My 1994 OS Landranger map had not one but two sites marked at Stronach Wood - one being the main one here in Stronach Wood and the other a few hundred yards further up the hill. I decided to start with the one further up the hill then walk down to the next. The first attempt ended with me sunk in a bog, totally drenched, bearing many midge bites and harbouring a deep sense of failure and disappointment. Then I set up a big Red Deer deep in the insect infested bracken and heard gun shots break the afternoon air a few minutes later. My sense of failure and disappointment turned immediately to one of getting off the hill before I caught a stalker's bullet. I made my way noisily down to my car on the String Road determined toreturn and find the carvings. Getting changed back at the cottage I found a derr tick munching its way into my shoulder. Nasty creatures, they are difficult to extract without leaving the jaws in your flesh. It left a very painful bite which swoll badly and is still draining a week later.
The following morning I found myself back in the same mire and unable to find the stone as marked on my map. It took a third attempt to come to the conclusion that the old edition of the map was simply wrong or I needed new specs. I do need new specs but the old OS map seems to show two sites and I've posted the relevant map clipping to show folks where not to go (just in case their map is as old as mine was).
I bought the new OS Pathfinder edition and there was only one site marked! Once I had tracked down the deer stalker's access track off the main road I was at the carvings in a few minutes. But get this folks… there were quad tyre marks across the panels! (Once you shoot that deer on the hill you gotta get that yummy venison down to the butcher's shop and onto the plate somehow. Maybe Arran Heritage should take out a few of the plantation trees and take the path around the carvings…)
These carvings are groovy. I've seen many a cup and ring from Ben Lawers to Achnabreck but nothing had prepared me for the utter grooviness of these. Fluid and writhing… some of these seem to have a real sense of movement in them. A devastating midge attack suddenly ensued when the wind dropped and I had to flee the site but I was drawn back twice more during my week on Arran to look at and photograph some other stuff I'd seen up there - but I'll post about that once it has all been checked out and verified. If they are for real it will be a big WOW! But until things are verified then I shall temper my enthusiasm and say nowt!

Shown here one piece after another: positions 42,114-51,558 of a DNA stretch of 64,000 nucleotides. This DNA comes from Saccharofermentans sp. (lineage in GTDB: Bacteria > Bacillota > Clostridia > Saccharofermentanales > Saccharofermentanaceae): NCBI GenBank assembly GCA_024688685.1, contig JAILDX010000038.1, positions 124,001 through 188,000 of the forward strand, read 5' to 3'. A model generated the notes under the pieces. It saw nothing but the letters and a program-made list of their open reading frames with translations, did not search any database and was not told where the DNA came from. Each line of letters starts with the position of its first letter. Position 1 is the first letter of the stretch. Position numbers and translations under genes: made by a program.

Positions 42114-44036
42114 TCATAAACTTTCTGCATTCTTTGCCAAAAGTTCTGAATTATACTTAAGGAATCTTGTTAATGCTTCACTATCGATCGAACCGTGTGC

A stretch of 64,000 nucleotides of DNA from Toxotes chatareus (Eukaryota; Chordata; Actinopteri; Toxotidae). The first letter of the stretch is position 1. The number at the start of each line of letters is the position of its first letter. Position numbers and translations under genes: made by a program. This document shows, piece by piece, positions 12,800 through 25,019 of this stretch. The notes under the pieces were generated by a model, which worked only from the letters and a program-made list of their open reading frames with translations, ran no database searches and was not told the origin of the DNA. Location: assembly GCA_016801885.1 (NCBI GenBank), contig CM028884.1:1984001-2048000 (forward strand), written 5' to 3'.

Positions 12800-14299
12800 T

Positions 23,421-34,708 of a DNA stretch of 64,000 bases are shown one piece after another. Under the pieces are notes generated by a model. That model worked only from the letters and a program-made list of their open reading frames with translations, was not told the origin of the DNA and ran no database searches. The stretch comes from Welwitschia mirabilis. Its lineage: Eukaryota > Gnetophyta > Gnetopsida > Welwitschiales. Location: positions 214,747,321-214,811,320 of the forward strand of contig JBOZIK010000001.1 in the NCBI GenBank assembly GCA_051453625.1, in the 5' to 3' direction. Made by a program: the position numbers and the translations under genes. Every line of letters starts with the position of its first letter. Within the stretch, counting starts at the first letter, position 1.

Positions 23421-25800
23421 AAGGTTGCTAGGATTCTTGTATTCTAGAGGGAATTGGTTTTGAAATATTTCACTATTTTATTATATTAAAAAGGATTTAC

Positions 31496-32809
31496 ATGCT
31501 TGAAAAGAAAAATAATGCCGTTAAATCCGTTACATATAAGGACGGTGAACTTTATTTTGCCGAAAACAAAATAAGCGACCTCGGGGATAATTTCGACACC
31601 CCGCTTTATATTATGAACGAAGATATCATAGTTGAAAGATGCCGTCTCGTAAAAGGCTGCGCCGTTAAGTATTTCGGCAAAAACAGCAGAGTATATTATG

The complete removal of the forestry plantations around Giants Graves above Whiting Bay has transformed the landscape they occupy. I'm sure this plantation at Stronach Wood will soon be due for clear felling as well. It will help with interpretation of the this site in relation to the megaliths in the immediate area and the notable landmarks in the landscape (Goatfell, Cir Mhor etc). There must be more art lurking under the peat on the red Arran sandstone which forms this hill!
This is high quality rock art. Interestingy different motifs, from the kind found in Argyle or Galloway, a distinct Arran style? Emphasis on the double channels leading down-slope from the cups and rings. It left me hoping that there must be more on the island somewhere. The motifs even percolated into my dreams the night after visiting.
Perhaps one of the most intriguing things is the possible anthropomorphic carving. Fans of The Sons of TC Lethridge are directed towards the track 'A Pilot's Eyes', which mentions the site and the possibilities of sightlines being formed via avenues cut through the trees. Goat Fell would probably be a contender for such an sightline avenue, but of course there's no hard evidence for such, but it's an appealling idea nonetheless.
We found the site with no bother, you just follow the track, it's the only outcrop, difficult to miss, just over the brow of the hill.
The trees are a bit densely planted, but despite this don't seem too oppressive. Shame about the effect on the view though.
As I walked up to this site, I thought "You'll not see much here. It's in a forest, Morris couldn't find carvings seen by an earlier researcher and the last report in Canmore talked about advancing heather growth."
How completely and utterly wrong I was!
Both panels are completely clear of vegetation and you can see not just the art recorded by Sommerville and Morris but also superb designs discovered in 1982.
Altogether, there are about 20 cup and ring motifs all deeply carved and with some interesting variations on the more "normal" designs. The length of the "tails" in some cases is particularly striking.
Altogether, this has to rank amongst the best rock art panels in Scotland. It was certainly the highlight of my trip.
Access There is a forest road and path to the site. Access is off the B880 and there is room to park two cars just off the main road. The forest road has a barrier across it but, otherwise, no obstacles.